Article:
Barbara Walters is one of America's most enduring voices in television journalism—a former news anchor who gained her greatest fame by conducting skillful, highly personal interviews with global figures in politics and popular culture. It is said that much of the past half-century is reflected in Walters' one-on-one conversations with the likes of Fidel Castro, Michael Jackson, the Dalai Lama and others.
While still a presence on ABC's "20/20," where she has been one of the preeminent women in broadcasting since 1979, Walters has branched out by co-creating and co-hosting the popular issue debate show "The View." Her critics have accused Walters of not asking tough enough questions of some of her subjects, but her ability to elicit revealing answers has been unsurpassed.
Walters' interview in 1999 with Monica Lewinsky, the former White House intern romantically linked with then-President Bill Clinton, was seen by 74 million people, a record for a news interview.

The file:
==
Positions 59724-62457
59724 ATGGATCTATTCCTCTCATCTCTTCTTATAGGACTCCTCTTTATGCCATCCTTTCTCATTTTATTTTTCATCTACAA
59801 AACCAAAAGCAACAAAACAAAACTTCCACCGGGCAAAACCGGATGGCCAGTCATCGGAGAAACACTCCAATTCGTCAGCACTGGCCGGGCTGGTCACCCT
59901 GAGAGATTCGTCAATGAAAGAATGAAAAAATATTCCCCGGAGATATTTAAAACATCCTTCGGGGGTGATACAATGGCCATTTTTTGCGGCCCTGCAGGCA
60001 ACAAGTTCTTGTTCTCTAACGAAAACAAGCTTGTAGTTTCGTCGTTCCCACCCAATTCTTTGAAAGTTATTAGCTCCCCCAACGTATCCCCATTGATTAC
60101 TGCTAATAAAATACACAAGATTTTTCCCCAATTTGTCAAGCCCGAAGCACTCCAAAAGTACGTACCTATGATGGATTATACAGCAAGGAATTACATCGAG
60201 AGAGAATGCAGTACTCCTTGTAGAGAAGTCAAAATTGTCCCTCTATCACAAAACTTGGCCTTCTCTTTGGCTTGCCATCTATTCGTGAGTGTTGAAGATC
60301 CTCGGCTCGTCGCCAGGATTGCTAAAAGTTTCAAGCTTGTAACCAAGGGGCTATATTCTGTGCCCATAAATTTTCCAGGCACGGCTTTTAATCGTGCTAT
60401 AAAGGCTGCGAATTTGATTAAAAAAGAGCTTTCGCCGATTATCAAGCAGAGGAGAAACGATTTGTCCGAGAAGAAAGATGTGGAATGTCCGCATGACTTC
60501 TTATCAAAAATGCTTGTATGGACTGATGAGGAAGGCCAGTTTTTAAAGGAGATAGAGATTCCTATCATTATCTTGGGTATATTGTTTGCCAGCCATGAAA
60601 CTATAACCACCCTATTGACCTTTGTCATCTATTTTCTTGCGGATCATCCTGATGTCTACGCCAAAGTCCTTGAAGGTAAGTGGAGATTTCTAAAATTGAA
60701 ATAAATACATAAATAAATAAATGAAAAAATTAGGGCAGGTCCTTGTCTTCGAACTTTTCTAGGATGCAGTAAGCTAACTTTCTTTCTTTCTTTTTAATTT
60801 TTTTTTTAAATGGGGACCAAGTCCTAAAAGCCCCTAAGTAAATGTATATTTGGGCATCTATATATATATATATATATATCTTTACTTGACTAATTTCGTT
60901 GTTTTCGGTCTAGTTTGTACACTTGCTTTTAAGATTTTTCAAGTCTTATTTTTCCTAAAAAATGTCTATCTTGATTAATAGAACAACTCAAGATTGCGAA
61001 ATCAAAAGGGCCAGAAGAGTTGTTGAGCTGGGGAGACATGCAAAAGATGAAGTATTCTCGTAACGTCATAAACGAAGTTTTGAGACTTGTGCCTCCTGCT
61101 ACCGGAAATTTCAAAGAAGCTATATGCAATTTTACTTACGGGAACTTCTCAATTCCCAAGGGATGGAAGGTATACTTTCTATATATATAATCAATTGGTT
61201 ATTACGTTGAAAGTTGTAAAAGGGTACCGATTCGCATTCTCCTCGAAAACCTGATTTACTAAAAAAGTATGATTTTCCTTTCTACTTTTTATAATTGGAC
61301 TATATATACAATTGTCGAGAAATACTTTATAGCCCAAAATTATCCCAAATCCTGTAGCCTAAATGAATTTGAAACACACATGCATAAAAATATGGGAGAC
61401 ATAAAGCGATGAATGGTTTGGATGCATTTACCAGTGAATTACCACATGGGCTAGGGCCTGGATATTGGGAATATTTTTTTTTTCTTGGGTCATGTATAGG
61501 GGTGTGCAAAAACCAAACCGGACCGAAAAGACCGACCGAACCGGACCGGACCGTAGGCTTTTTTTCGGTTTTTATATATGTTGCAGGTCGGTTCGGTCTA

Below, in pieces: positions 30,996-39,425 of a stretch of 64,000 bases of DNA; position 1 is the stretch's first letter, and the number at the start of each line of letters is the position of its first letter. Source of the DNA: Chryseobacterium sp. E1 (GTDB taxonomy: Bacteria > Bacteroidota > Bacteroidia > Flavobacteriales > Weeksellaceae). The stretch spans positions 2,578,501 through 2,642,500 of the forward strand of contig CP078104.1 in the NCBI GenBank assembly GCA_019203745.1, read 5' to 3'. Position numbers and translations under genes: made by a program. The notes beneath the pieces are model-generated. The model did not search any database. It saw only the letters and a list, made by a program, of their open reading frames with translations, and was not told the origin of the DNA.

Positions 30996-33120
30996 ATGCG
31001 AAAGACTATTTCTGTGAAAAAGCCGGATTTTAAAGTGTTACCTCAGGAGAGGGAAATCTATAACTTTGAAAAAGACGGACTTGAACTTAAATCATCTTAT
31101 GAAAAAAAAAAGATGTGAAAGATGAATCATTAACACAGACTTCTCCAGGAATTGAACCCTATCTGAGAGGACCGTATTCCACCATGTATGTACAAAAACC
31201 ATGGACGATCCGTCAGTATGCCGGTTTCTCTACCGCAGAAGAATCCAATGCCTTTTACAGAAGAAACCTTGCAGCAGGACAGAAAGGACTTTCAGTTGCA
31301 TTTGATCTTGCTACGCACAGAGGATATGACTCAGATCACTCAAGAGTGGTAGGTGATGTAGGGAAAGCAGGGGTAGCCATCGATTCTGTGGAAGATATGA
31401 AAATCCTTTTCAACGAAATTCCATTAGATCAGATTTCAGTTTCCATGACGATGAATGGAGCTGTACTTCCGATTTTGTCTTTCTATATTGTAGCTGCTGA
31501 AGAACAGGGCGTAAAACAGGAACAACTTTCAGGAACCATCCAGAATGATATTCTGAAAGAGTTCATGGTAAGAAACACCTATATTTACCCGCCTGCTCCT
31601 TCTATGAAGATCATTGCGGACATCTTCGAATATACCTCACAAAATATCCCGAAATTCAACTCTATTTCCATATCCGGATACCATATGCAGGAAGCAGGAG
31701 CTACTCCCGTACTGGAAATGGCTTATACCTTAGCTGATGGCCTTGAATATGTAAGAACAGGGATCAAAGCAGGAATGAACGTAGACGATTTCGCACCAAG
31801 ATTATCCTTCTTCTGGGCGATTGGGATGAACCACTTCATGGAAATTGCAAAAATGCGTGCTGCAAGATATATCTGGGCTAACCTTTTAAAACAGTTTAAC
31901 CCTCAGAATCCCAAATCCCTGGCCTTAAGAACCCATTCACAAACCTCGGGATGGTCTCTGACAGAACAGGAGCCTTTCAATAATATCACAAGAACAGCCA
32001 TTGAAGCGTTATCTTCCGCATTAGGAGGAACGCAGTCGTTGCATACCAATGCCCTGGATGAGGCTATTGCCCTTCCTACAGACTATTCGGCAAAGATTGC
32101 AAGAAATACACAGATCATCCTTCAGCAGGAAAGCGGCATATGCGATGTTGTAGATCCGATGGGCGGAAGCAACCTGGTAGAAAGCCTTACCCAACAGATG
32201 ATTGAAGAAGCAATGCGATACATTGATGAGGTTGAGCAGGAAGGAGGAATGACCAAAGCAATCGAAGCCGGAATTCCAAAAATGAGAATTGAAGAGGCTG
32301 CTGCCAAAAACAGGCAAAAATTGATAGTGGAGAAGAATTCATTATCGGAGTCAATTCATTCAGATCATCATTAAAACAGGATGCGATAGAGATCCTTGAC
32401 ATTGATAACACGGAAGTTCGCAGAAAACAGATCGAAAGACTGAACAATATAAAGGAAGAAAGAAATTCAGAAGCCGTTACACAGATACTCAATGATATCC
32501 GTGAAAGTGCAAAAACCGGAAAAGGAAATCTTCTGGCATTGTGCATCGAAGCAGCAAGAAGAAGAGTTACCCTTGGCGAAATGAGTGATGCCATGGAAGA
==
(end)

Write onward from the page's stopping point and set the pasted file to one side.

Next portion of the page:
Early on, Walters wrote a magazine story, "How to Talk to Practically Anyone About Practically Anything," that she later expanded into a highly popular book that helped to accelerate her rise to prominence. It has gone through eight printings in six languages over nearly 40 years.
Born in Boston in 1929, Walters soon moved to New York, where her father became a Broadway producer. She said that being around celebrities when she was young kept her from being in awe of them. Married three times, she dated former U.S. Federal Reserve Chairman Alan Greenspan in the 1970s and was romantically linked to U.S. Sen. John Warner (R-Virginia) in the 1990s.